First a follow-up on my last blog post about teaching children well. The number of reader responses was off the charts. I heard from a Wall Street banker, an artist, stay-at-home mothers, lots of fathers, a Harvard professor, many grandparents, a surgeon, a minister, and everybody in between. Even David Crosby’s lovely wife Jan chimed in. Responses came from as far away as Dubai and Ghana. Usually blog comments are just that – a comment. But I received dozens of emails that read like letters flush with emotional memories of your best times. I guess we know what matters most.
Now, I had intended to make this blog post about my short piece in the Dec. 6 issue of Newsweek, titled ‘A Historic Wreck in New Orleans.’ It’s about how the government is doing to a New Orleans neighborhood what Hurricane Katrina couldn’t – wipe it out. But alas, you’ll have to go here if you want to read it because I've decided to write about something else in this space – my new friend Julio. He’s a 29-year-old migrant farmer from Mexico City. He works here in the states on an organic farm that supplies some of the more upscale restaurants in the DC area.
This past Saturday Julio had a rare day off. So he offered to come to our place to work. We paid him the same rate he makes at the farm. At lunchtime I invited him inside to eat. Just under six feet tall, he had on a gray winter jacket, dirt-stained pants and muddy work boots. His hands are weathered, his cheeks raw. He has a thick Spanish accent. But his eyes tell you everything you need to know – that he’s genuine, humble, and true. As he warmed himself by the fire, I served him a toasted tuna fish sandwich with dill pickles canned by my wife, potato chips and some chocolate almond cookies. I made it a point to treat him like a VIP because that’s how I felt about him. As he ate, I did what I do – ask questions.
How long have you been in the States? (9 years)
Where is your family? (Mexico City)
Do you have children? (A 6-year-old son)
Would you like your family to come here? (Yes, but immigration lawyers charge too much and do too little.)
The first time you came to America, how did you get here? That's when he put down his sandwich. He said he was 19 when a member of the Mexican Mafia guided him and a dozen or so others on a four-day hike through the Mexican desert before crossing the border by foot into Arizona, where Julio nearly died. I asked him what happened and he tried to illustrate by shaking violently at my kitchen table. Despite being in the hot Arizona desert, Julio’s body got fatally cold. He used the word “chills.” Hard to know just what happened. Seeking medical attention wasn’t exactly an option. But he survived. Here’s the interesting part. The price of admission to the U.S. was $3,000. That’s how much the Mafia charged in 2001 to deliver an alien over the border. (Today the cost is twice that much. The Mafia is a big fan of Arizona’s new get-tough border policy – it’s driving up the price of admission.)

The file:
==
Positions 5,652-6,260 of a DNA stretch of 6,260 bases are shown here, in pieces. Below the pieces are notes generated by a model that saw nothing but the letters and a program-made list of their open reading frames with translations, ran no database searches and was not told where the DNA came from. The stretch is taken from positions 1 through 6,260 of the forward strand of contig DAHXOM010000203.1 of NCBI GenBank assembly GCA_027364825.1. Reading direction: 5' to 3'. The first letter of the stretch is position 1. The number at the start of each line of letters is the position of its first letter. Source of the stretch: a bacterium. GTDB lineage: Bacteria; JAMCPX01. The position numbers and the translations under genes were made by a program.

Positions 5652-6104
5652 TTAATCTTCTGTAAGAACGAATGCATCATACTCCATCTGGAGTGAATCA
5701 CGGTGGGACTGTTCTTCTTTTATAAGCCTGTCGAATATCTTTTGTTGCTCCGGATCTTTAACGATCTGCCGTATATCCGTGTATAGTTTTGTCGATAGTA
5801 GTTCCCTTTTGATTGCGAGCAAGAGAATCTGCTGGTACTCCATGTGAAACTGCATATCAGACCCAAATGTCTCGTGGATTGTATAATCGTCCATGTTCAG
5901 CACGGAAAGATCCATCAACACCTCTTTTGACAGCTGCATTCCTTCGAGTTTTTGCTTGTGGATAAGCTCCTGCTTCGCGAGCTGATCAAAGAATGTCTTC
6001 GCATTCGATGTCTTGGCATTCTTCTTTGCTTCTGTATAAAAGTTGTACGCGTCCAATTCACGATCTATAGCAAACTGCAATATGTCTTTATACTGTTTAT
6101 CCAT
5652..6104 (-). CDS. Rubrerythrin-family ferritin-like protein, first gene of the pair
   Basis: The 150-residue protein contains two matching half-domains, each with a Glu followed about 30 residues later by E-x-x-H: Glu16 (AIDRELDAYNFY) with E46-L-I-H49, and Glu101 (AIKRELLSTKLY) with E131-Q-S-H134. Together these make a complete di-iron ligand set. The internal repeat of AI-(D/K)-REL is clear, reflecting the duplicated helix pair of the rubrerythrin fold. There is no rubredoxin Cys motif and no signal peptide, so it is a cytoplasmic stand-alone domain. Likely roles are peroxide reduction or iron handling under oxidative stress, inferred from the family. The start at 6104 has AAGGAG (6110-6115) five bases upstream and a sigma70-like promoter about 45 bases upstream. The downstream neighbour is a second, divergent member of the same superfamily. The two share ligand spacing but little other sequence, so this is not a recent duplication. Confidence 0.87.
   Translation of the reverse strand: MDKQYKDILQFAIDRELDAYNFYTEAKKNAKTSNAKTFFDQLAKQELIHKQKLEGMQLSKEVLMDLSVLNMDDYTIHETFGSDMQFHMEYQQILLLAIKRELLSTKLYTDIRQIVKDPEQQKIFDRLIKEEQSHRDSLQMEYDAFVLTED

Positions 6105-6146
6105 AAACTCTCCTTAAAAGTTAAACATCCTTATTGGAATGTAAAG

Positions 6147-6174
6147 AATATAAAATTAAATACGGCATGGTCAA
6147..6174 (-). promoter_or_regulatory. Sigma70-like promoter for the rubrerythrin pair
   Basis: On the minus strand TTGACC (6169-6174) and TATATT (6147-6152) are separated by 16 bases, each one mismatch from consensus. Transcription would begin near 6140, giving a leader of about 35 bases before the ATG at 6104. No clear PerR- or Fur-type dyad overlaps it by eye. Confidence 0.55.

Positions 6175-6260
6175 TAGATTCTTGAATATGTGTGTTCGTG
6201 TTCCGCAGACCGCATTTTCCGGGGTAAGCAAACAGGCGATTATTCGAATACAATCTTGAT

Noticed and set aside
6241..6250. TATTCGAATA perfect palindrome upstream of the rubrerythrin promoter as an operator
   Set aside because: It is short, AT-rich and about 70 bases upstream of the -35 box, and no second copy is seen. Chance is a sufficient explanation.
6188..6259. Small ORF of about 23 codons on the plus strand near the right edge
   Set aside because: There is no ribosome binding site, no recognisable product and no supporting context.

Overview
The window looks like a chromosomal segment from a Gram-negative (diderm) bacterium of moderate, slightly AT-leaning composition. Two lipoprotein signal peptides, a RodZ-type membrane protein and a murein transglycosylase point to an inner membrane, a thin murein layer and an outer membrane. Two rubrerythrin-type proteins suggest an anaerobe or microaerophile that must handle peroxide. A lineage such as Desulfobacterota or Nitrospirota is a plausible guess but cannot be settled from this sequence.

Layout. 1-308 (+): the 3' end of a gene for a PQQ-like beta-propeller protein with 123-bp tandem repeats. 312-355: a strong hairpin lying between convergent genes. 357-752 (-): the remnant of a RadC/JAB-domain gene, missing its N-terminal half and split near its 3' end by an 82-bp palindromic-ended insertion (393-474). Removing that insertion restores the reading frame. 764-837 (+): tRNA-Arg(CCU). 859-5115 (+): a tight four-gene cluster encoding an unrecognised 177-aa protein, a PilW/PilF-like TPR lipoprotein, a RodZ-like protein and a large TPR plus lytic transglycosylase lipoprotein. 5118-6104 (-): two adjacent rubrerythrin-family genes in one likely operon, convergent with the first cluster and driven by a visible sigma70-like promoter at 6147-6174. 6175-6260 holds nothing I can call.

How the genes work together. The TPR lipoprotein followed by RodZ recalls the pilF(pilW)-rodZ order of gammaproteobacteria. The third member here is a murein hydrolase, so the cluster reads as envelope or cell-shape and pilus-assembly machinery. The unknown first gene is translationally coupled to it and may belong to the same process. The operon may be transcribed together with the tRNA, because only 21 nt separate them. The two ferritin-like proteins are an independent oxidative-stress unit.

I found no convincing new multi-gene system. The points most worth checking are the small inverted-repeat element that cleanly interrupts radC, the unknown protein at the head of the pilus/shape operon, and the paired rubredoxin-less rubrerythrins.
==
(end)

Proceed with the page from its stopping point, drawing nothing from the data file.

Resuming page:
So, I asked, how did you come up with that kind of money? (“I started saving when I was 15 years old.”)
I pressed him to explain. He said he worked very hard as a young teen, doing any kind of labor he could find. Every two weeks he stuck about $30 in a bank account. It took him four years to reach $3K. Then he withdrew it all and gave it to a man who makes his living navigating aliens over the border. Julio was one of a dozen people in the party. The guide made close to $40,000 during that four-day voyage. “The drug business is only part of what the Mafia does in Mexico,” Julio told me. “There is a lot of money in immigration.”
For five years Julio crossed back and forth between the U.S. and Mexico, bringing American currency back home. The last time he entered illegally he was with a bunch of aliens, packed into a truck like cargo in the dead of summer. Two passengers died. They essentially cooked to death. Julio remembers like it was yesterday.
Today Julio has a green card, a driver’s license and a visa. When he goes home to see his family in Mexico in a couple weeks, he’ll travel on an airplane and carry papers. Then he’ll return here at the end of February to begin another 10-month stint as a farmhand, sending almost everything he makes back home. Most of it goes to take care of his 6-year-old son, who suffers from a medical condition and recently underwent a very expensive surgery that will take a couple years to pay off. That’s Julio’s life. Meantime, the food he helps grow feeds the elite who dine at Washington’s finest tables, including the lawmakers who can’t figure out what to do about immigration.
But I’m not talking politics. I’m talking about perspective. When I was 15 I was working odd jobs and saving up money for a used car. At 19 I took a couple years off from college to serve a volunteer mission for my church. Those are the choices afforded to an American teenager. Today I work about 70 hours a week developing and writing stories. I see my wife and my children virtually every morning and every night. Those are the privileges of an American adult. Julio lives alone in an apartment in rural Virginia. He drives a car that barely runs. He sees his family eight weeks a year. On his day off he works to earn a little extra. Yet the guy has a smile on his face.
My wife and I invited Julio back. I think I can learn a lot from Julio. Lesson one – be grateful. Lesson two – when you think life is rough, think again